Why is No One Talking about How Diverse Gotham Academy Is?

Originally posted on thenerdsofcolor:

I’ve been excited for Gotham Academy since the book was first announced back in July. While the revamped Batgirl got most of the mainstream media attention, my sights were set on what I thought was the most interesting and out-of-the-box books in all of DC Comics. Now that it’s out, I can confidently say that I am all in on Gotham Academy!

In just 22 pages, Becky Cloonan and Brendan Fletcher have accomplished what the rest of the DC brain trust have not been able to do since the company rebooted in 2011; namely, make the DC Universe an interesting and relevant place to visit every week. It helps that Karl Kerschl’s art is gorgeous and 180 degrees from the “house style” the publisher has employed post-New 52.

The best thing about the book, though, is — interestingly — the one thing that hasn’t really been covered in all…

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Taking the Battle to the Trolls; Rhetorically, of Course

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Logical or Rhetological Fallacies

With Internet troll-dom at an all-time high, with bloggers being paid to dishonestly haunt comments areas of well-trafficked websites to undermine and dispute perspectives they are paid to torpedo, it has become incumbent upon decent citizens of the Internet to be able to fight back using reason and logical thought. But what if you discover a perspective you do not understand or an argument which posits an idea you cannot mentally parse?

Odds are, it may contain logical fallacies which make the point without actually explaining how it got there. Logical fallacies undermine arguments by using a form of rhetorical shorthand which, to the unaware, seem to make logical assertions without the intervening logical steps being shown. Kind of like when you were a kid and your teacher would ask you to “show your work” on the math assignment you were given. Rhetorical fallacies skip over the work, by slight of hand, and leave you to present your case to the person while trying to handle their cognitively dissonant statements in your own head.

Fallacies are common errors in reasoning that will undermine the logic of your argument. Fallacies can be either illegitimate arguments or irrelevant points, and are often identified because they lack evidence that supports their claim. Avoid these common fallacies in your own arguments and watch for them in the arguments of others.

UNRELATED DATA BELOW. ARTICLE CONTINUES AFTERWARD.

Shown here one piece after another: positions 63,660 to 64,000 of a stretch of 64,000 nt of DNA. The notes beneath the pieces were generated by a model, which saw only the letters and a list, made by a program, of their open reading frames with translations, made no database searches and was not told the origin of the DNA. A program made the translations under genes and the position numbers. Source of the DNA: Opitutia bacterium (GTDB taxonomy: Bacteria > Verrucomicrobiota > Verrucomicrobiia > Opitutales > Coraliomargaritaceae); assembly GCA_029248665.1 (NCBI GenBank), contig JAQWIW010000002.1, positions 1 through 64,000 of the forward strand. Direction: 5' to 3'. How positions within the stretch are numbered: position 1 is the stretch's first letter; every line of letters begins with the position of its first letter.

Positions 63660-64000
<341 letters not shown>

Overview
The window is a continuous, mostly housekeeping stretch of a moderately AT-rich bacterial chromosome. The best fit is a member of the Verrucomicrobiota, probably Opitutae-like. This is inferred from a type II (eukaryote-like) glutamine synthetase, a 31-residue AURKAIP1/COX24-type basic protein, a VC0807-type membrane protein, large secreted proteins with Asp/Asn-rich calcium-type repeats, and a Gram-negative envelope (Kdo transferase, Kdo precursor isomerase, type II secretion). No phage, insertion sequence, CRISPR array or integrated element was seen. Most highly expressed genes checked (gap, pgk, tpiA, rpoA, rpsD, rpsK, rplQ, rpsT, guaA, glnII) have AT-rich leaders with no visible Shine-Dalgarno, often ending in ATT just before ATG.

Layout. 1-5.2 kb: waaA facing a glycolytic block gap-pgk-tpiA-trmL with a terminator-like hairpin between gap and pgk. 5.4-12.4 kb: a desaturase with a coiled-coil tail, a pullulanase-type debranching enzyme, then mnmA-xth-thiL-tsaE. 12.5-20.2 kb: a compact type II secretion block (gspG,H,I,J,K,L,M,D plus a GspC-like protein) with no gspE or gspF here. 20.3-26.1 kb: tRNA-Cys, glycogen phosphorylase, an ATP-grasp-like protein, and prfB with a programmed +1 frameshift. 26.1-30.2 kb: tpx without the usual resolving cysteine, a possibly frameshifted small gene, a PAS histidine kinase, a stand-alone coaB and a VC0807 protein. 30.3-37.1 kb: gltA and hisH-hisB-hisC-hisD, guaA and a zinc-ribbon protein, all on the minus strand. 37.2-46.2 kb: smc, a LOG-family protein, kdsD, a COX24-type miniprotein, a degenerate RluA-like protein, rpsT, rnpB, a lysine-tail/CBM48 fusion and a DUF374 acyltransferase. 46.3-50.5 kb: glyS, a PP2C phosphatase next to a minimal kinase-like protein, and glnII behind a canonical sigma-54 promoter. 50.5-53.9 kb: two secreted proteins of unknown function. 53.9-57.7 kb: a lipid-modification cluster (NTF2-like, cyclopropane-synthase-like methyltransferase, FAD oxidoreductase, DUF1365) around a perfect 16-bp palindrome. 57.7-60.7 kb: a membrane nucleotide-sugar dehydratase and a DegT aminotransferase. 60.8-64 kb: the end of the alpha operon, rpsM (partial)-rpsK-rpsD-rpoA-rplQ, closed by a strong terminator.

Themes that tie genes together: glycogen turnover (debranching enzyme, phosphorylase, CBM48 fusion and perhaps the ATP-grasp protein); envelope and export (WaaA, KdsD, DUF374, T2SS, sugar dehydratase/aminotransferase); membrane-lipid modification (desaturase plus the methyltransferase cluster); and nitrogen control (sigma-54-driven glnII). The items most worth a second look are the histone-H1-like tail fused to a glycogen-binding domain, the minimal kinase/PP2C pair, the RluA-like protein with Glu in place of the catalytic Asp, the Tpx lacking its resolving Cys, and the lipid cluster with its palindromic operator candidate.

I arm you with this chart because of its beautiful simplicity, providing the name of the fallacy, what it means and a simple example of the fallacy. The types of fallacies are broken into sections: Appeal to the Mind, Appeal to Emotions, Faulty Deduction, Manipulating Content, Garbled Cause and Effect and On the Attack. I enjoyed the simple graphical icons associated with each, helping to further cement them into your subconsciousness. These fallacies are worth remembering particularly if you spend any time on the Internet or watching modern media.

Our thanks goes out to Informationisbeautiful.net and the charts creator, David McCanless. Kudos, sir!

As an exercise, take them to your favorite newscast and play “Spot the Fallacy” while you watch. Don’t make this a beer game unless your goal is to become very, very intoxicated…

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Hundreds Of Flight Cancellations, Delays Expected For Days To Come After Fire At Illinois Radar Facility

Originally posted on Consumerist:

Chicago is still pretty miserable right now. (FlightAware.com)

Chicago is still pretty miserable right now. (FlightAware.com)

If you thought those poor souls lined up for all eternity at Chicago’s O’Hare International Airport on Friday were the only people who’d have to deal with the aftermath of a fire that torched an air traffic control center, I have some very bad news for you: Hundreds more flights are expected to be canceled in the coming weeks, and there will be plenty of delays as well, while officials scramble to fix the damage to the system.

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Why are people in the Marvel Universe more upset about mutants than any other metahumans there?

On the Scifi.stackexchange someone posits a question after watching this video of the Honest Trailers series on the X-Men trilogy. His question reads:

“As CinemaSins snarkily wisely noted in “Honest Trailers – X-Men Trilogy“:

In the world where people cheer the Fantastic Four, Avengers, Spider-Man, those same people will inexplicably hate the X-Men.